Transport is the movement of living beings (human or animal) or goods from one location to another. It enables trade between people, which is essential for the development of civilizations. It is typically broken down into “modes of transport” such as air, land (road and rail), water, pipeline, cable, and space. The field can be divided into infrastructure, vehicles, and operations. For the purposes of this section (noting aviation and aerospace are already covered elsewhere) we will restrict the scope to that of land transport. As with all activities involving the use of energy, historically land transport has relied heavily on fossil fuels, and has consequently been the cause of much of the world’s CO2 emissions to this point. However, as a result of land-based transport not having to overcome the quite specific challenges of leaving the surface of the earth, it is relatively much easier to abate in this regard than, for example, aviation. Much effort has gone into introducing electrification into all three areas of infrastructure, vehicles, and operations with remarkable degrees of success. Electric vehicles (EVs) are now far more commonplace than they were, and, if the electricity used to power them has been created from renewable energy sources, they have a far lower Greenhouse Gas (GHG) footprint as measured by a Life Cycle Analysis (LCA), which takes into account design, manufacture, use, servicing, and end-of-life disposal. That said, there are still three major hurdles that need to be overcome through further investment, research, and development, before mass take-up of EVs by the world’s population; namely that of extending the range of the vehicles, setting up a ubiquitous and reliable charging infrastructure, and the acquisition cost (running costs are generally far better than their fossil-fuel-powered equivalents). This actually presents great opportunity for those willing to seize it.
This service is primarily available within the following locations:
London is the capital of the United Kingdom which is currently the world’s sixth-largest economy by nominal GDP, behind only the US, China, Japan, Germany and India. It remains an economic powerhouse despite the effects of the Covid-19 pandemic and the uncertainty surrounding the UK’s decision to exit the EU (“Brexit”). It is one of the three main financial centres across the globe (along with New York City and Tokyo) and is home to the FTSE 100 (the 100 largest stocks on the London Stock Exchange). It is very much the economic and political centre of the UK despite recent efforts to increase the wealth and influence of other cities further north, and despite various levels of devolved government in the other countries of the United Kingdom (viz Scotland, Wales and Northern Ireland), remains very much the real centre of power in not only England but the whole of the UK. It therefore attracts a disproportionately high level of start-ups than the rest of the United Kingdom; according to Statista, it ranks at 105 start-ups per 100,000 population, with the next ranked city being Brighton at 90 per 100,000. Or from another perspective, in January 2020 it had 221,373 start-up companies, a substantial portion of the 681,704 businesses created in 2019. This phenomenon, combined with the UK Government’s “Ten Point Plan for a Green Industrial Revolution” launched in November 2020, means that London is, and will very likely continue to be, a very vibrant location for “GreenTech” start-ups seeking to address the ongoing sustainability/climate challenge.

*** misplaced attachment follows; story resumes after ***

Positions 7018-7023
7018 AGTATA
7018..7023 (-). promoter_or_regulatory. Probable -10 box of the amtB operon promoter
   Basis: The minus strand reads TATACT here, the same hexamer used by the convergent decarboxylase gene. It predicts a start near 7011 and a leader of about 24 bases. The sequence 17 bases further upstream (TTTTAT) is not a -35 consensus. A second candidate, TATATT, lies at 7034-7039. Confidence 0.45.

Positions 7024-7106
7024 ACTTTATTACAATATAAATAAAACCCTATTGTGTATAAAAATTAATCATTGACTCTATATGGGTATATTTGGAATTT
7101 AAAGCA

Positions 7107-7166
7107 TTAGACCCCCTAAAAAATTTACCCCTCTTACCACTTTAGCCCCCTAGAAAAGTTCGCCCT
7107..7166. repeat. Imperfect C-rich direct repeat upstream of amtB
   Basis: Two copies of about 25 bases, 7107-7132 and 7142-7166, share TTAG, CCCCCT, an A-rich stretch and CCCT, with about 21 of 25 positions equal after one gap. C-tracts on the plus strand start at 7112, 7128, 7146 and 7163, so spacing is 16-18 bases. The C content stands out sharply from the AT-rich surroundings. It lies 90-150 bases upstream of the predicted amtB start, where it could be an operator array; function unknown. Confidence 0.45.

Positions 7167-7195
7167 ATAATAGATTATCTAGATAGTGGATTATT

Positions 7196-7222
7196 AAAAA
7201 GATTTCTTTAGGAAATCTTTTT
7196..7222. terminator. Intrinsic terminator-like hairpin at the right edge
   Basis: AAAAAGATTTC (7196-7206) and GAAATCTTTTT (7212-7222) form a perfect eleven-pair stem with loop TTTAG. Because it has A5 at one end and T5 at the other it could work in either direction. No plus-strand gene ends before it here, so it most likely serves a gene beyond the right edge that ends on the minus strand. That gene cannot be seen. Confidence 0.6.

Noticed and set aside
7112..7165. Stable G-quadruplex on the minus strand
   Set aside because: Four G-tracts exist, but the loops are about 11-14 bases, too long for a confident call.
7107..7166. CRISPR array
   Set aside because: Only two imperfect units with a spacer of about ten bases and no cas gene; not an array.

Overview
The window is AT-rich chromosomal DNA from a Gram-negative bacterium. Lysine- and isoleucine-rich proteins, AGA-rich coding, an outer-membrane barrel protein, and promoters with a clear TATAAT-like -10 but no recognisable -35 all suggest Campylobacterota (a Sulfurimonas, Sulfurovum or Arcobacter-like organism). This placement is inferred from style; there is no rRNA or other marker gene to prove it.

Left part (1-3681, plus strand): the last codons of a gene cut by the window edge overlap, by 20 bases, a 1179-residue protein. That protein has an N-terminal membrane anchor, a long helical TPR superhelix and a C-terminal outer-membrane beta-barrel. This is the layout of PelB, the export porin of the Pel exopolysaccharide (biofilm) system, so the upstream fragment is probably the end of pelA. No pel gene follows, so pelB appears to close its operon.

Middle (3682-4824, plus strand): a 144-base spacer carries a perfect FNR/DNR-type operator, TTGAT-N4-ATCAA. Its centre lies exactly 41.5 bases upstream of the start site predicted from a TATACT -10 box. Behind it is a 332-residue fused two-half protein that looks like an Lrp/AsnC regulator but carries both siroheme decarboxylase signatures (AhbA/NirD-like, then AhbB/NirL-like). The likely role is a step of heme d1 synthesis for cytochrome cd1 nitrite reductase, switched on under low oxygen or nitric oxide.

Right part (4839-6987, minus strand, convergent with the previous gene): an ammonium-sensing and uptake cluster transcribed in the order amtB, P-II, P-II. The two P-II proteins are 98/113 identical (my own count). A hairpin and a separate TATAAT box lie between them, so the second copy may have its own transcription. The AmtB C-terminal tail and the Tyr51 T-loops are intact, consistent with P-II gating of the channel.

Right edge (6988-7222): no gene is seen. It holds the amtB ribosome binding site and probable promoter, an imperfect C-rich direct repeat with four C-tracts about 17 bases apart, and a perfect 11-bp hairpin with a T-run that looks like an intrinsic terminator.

Munich is the most populous and capital city of the German state of Bavaria and is the third-largest city in Germany behind Berlin and Hamburg. It is a global centre of art, science, finance, technology and culture, and is one of the fastest growing and most prosperous cities in Germany. Munich’s economy is based on technology (of various descriptions), automobiles, engineering, biotech and electronics. It is home to many well-known and successful multinational companies, such as BMW, MAN, Linde, Siemens, and Allianz. It is also a powerhouse of research with two universities and myriad scientific institutions. It is second only to Frankfurt in terms of its economic significance as a financial centre in Germany, and is very much the economic centre of the southern area of the country. It therefore displays great characteristics (including strong VC support) to attract start-ups and, according to DealRoom, is indeed ranked 4th in Europe (after London, Paris, and Berlin) in terms of unicorns and future unicorns. Many start-ups choose to make the city their headquarters each year and this trend looks set to continue. This combined with a long-felt responsibility for the environment within German culture and politics has meant a very strong presence of sustainability-related start-ups and those related to mobility in particular (e.g. Lilium, who are producing an all-electric vertical take-off and landing 7-seater “aerial taxi”). As with the other locations described here, Munich is, and will very likely continue to be, a very vibrant location for “GreenTech” start-ups seeking to address the ongoing sustainability/climate challenge.